Sunday, December 02, 2012

Two Palaces and a Temple in Seoul, S.Korea

Welcome to my final blog of my trip to South Korea. This amazing tree can be found at the Jogyesa Temple

Jogyesa is the chief temple of the Jogye Order of Korean Buddhism

The temple was first established in 1395, at the dawn of the Joseon Dynasty; the modern temple was founded in 1910

Changdeokgung Palace 창덕궁 was the second royal villa built following the construction of Gyeongbokgung Palace in 1405. Here you can see Donhwamun Gate - the main palace gate. Built in 1412, Donhwamun has a two-story pavilion-type wooden structure, and is the largest of all palace gates. Donhwamun was burned down during the Japanese invasion of 1592 and was restored in 1608

Changdeokgung was the most favored palace of many Joseon princes and retained many elements dating from the Three Kingdoms of Korea period that were not incorporated in the more contemporary Gyeongbokgung. This is Injeongjeon, the throne hall. It was used for major state affairs including the coronation of a new king and receiving foreign envoys

One element not incorporated in the more contemporary Gyeongbokgung is the fact that the buildings of Changdeokgung blend with the natural topography of the site instead of imposing themselves upon it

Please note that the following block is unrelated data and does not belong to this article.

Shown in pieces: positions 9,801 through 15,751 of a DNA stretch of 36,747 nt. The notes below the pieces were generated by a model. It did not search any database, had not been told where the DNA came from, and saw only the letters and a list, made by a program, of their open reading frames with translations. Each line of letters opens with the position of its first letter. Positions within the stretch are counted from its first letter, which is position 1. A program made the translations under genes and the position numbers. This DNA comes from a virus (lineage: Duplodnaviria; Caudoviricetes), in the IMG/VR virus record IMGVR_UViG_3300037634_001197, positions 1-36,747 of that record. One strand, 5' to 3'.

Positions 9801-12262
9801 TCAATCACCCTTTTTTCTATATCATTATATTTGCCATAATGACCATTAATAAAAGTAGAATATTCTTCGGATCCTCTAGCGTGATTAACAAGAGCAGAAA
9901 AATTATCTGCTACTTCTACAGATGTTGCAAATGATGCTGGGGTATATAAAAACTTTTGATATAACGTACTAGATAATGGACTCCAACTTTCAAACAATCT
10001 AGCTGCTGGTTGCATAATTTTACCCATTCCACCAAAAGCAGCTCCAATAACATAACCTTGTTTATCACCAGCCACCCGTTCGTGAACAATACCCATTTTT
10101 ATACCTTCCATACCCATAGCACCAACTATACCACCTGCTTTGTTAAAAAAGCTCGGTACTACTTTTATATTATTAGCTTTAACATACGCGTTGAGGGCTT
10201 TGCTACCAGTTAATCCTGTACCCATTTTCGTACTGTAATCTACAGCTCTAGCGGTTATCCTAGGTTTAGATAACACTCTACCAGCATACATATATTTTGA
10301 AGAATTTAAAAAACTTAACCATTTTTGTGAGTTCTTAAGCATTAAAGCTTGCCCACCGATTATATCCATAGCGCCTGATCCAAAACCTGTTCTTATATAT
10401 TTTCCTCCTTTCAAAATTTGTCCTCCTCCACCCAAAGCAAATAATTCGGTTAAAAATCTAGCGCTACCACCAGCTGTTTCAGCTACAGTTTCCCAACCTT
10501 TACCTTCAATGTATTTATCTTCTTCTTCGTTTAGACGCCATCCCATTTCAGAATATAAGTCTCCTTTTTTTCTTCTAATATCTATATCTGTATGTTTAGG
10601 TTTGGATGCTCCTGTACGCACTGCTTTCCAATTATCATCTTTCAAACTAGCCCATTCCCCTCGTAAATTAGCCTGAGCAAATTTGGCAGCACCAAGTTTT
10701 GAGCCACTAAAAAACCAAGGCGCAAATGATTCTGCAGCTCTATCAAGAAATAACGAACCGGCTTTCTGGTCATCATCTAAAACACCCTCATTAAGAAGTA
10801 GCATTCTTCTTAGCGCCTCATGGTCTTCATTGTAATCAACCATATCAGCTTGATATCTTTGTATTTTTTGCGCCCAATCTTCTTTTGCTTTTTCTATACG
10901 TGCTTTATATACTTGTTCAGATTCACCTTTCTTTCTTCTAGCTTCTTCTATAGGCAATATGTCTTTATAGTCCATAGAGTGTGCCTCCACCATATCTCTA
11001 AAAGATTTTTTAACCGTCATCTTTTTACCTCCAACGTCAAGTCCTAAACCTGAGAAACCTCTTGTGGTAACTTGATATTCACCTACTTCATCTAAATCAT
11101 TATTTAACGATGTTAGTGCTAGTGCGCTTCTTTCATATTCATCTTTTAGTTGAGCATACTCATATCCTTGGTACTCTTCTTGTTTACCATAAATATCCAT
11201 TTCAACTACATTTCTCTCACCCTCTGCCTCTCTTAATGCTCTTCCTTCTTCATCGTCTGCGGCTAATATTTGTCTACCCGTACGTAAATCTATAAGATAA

Like the other Five Grand Palaces in Seoul, it was heavily damaged during the Japanese occupation of Korea (1910-1945). Currently, only about 30% of the pre-Japanese structures survive. As you can see the buildings are spectacular

The architectural style of Changdeokgung overall features simplicity and frugality because of Confucian ideology

Gorgeous ceiling

Changdeokgung was added to the UNESCO World Heritage List in 1997

A beautiful Palace and a fun playground for children


It's definitely true that the Changdeokgung Palace is less imposing and has a different atmosphere to the Gyeongbokgung

Beautifully designed window

A cute little visitor to the Palace


Adjacent to the Changdeokgung Palace, is another Palace called Changgyeonggung. Originally the Summer Palace of the Goryeo Emperor, it later also became one of the Five Grand Palaces of the Joseon Dynasty. Unbeknown to me these ladies were here for a special occasion

I was fortunate to witness and take some photographs of this special occasion for a Korean husband and wife

This day was their 50th wedding anniversary....

....and they came suitably attired.... beautiful traditional costume

The daughter of the couple had arranged this so they would have lovely memories

It was a little stressful and formal for them posing for the photos but this smile says it all

The entrance to the Changgyeonggung Palace called Honghwamun. It is now sunset and time for me to start preparations for my journey back to Singapore

As I was leaving I was fortunate to bump into this little bundle of fun!